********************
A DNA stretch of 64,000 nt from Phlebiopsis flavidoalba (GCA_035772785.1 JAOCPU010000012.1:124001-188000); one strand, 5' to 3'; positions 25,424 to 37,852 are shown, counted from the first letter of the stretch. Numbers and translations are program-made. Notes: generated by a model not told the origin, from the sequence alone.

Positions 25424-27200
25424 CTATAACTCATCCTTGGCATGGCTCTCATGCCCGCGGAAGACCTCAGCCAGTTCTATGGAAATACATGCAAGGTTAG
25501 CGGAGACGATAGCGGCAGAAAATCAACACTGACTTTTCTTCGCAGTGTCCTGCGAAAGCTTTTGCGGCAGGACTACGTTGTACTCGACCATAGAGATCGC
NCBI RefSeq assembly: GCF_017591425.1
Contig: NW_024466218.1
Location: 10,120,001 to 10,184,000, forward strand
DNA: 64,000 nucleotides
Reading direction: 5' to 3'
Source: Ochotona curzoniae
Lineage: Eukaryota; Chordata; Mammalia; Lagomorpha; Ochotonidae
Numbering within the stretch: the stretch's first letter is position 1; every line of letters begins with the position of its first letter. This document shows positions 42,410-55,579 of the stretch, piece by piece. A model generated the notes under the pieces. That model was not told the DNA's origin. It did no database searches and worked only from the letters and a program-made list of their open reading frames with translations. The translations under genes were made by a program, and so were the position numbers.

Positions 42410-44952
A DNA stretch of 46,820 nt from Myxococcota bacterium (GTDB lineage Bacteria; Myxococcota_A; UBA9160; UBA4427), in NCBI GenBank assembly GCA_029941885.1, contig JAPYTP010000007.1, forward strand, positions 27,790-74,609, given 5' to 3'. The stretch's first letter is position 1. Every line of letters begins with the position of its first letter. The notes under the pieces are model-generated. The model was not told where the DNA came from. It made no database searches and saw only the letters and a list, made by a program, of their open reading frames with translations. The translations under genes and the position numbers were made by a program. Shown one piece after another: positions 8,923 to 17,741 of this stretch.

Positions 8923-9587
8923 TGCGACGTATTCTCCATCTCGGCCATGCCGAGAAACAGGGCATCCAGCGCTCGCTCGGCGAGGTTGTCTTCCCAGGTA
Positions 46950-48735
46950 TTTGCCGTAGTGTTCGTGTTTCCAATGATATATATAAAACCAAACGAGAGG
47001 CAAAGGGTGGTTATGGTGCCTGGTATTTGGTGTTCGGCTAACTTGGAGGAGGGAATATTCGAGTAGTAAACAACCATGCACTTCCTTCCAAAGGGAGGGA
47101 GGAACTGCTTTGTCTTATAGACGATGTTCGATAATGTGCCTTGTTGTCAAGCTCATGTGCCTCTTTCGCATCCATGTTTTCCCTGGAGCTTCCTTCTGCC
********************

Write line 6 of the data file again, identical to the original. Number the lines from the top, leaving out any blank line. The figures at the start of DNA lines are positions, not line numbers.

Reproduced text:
Contig: NW_024466218.1